Grace's Guide To British Industrial History

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Grace's Guide is the leading source of historical information on industry and manufacturing in Britain. This web publication contains 147,919 pages of information and 233,587 images on early companies, their products and the people who designed and built them.

Grace's Guide is the leading source of historical information on industry and manufacturing in Britain. This web publication contains 147,919 pages of information and 233,587 images on early companies, their products and the people who designed and built them.

Henry Fowler (1821-1854)

From Graces Guide

Henry Fowler (1821-1854)

1821 Born in Wadsley, South Yorkshire, the son of John Fowler, a Land Agent, and his wife Elizabeth Swann. Brother of William Fowler, John Fowler, Charles Fowler and Frederick Fowler

1855 Obituary [1]

MR. HENRY FOWLER was born at Wadsley Hall, near Sheffield, in the West Riding of the County of York, on the 3rd of October, 1821.

His professional career commenced at the age of sixteen, as pupil to Mr. John Towlerton Leather (Assoc. Inst. C.E.), of Leventhope, near Leeds, at that time Engineer to the Sheffield Waterworks Company, and to other important public works; and,after the expiration of his term of pupilage, he continued, for about two years, to assist that gentleman in the execution of the various extensive works in which he was engaged.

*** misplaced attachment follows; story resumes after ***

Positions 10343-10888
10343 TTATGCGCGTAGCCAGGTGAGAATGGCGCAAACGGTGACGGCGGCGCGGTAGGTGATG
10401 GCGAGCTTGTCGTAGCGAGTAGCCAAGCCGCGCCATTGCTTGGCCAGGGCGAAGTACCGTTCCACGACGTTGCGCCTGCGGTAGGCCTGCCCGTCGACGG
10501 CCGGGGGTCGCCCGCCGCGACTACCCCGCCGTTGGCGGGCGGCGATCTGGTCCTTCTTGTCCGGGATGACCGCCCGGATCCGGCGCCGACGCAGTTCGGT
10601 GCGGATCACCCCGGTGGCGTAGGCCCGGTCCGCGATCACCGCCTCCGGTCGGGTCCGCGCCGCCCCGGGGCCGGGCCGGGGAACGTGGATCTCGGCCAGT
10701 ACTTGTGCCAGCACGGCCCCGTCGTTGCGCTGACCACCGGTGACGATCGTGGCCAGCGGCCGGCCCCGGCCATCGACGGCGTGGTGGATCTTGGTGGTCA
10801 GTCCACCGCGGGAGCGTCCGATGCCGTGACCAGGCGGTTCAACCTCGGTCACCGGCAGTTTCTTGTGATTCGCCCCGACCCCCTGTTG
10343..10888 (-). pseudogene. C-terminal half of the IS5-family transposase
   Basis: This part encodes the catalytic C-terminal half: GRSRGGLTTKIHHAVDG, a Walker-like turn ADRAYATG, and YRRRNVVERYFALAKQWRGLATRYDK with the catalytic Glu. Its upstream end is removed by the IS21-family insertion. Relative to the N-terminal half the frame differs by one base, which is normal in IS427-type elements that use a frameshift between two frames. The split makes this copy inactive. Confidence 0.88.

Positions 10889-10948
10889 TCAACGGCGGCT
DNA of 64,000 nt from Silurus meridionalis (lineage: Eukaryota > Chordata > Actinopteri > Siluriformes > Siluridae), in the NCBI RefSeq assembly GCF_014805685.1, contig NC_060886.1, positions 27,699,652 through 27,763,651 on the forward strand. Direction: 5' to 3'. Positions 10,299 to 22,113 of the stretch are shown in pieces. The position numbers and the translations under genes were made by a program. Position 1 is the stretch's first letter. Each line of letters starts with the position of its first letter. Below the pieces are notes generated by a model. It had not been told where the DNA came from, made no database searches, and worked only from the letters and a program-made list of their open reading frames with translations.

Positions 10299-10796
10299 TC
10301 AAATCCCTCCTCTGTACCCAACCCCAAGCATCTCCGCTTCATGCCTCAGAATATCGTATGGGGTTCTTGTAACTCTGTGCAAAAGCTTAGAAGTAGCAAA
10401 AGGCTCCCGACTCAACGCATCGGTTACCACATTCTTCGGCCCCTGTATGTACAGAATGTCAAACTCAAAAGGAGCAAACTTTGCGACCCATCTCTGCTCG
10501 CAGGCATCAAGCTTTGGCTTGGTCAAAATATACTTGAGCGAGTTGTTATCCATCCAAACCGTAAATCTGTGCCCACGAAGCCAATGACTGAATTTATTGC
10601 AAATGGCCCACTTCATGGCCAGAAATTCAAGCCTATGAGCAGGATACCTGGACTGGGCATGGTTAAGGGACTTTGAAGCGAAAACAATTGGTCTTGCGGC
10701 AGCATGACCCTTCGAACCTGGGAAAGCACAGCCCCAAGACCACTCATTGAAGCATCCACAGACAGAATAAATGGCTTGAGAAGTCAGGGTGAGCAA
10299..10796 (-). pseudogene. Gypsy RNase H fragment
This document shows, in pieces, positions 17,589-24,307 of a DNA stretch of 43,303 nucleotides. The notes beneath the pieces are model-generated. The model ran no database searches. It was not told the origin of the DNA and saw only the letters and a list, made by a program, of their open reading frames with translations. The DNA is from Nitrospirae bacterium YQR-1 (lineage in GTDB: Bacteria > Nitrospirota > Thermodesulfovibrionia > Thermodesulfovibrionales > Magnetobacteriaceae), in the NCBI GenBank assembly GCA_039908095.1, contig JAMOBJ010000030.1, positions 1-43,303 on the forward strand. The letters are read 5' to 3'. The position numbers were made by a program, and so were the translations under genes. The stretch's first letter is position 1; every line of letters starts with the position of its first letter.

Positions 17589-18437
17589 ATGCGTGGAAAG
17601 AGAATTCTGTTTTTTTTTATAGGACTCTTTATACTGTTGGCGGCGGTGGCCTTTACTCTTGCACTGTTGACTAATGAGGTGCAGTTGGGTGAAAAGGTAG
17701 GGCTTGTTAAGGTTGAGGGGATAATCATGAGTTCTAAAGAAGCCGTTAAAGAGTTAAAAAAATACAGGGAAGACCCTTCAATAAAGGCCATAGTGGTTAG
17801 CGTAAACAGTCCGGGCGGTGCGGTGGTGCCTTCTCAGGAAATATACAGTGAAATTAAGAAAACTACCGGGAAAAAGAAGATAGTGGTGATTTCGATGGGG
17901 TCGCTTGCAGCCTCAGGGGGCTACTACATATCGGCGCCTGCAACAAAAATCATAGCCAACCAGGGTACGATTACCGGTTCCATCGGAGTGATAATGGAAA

Among the undertakings from which his experience was obtained, may be mentioned, - the construction of a portion of the North-Midland Railway, in the vicinity of Chesterfield, - the Everton Land Drainage, in Nottinghamshire, - part of the Manchester and Birmingham Railway, near to Crewe and Sandbach, - extensive improvements in the water-supply for the town of Sheffield, and other places, and the superintendence and management of a large colliery and iron-work in the vicinity of Leeds. These, and other engineering undertakings of a more general character, enabled him to acquire a knowledge of the details and of the operative portion of the science, rarely to be met with in so young a man, and which, combined, as it was in his case, with a clear and powerful mental capacity, fitted him,for the most important positions in the profession.